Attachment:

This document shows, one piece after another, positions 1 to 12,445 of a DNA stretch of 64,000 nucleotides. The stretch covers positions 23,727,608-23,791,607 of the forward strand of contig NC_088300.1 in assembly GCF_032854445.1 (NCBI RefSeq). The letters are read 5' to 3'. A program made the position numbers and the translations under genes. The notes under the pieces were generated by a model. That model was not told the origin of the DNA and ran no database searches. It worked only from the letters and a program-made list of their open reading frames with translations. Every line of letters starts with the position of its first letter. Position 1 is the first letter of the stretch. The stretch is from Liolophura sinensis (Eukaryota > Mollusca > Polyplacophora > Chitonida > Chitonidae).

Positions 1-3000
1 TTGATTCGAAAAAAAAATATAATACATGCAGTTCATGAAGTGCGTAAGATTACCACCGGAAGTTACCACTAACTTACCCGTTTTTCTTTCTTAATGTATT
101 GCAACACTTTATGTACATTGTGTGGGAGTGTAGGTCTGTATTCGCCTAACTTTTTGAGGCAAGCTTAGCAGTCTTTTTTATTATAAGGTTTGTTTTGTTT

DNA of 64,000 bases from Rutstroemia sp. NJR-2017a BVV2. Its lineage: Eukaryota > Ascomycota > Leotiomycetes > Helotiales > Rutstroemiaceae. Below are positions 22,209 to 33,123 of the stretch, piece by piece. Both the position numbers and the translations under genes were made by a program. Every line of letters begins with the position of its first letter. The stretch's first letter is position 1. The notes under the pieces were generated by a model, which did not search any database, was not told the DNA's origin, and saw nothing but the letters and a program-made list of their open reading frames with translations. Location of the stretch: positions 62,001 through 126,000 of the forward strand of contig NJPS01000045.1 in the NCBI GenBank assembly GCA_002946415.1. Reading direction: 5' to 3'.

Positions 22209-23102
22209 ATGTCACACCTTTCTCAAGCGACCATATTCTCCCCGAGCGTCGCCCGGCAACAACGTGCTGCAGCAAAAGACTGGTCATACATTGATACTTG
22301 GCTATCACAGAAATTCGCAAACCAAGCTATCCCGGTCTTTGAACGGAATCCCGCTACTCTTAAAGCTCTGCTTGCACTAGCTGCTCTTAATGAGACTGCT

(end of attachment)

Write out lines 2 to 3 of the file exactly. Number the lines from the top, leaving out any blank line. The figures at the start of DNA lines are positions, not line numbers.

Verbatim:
Positions 1-3000
1 TTGATTCGAAAAAAAAATATAATACATGCAGTTCATGAAGTGCGTAAGATTACCACCGGAAGTTACCACTAACTTACCCGTTTTTCTTTCTTAATGTATT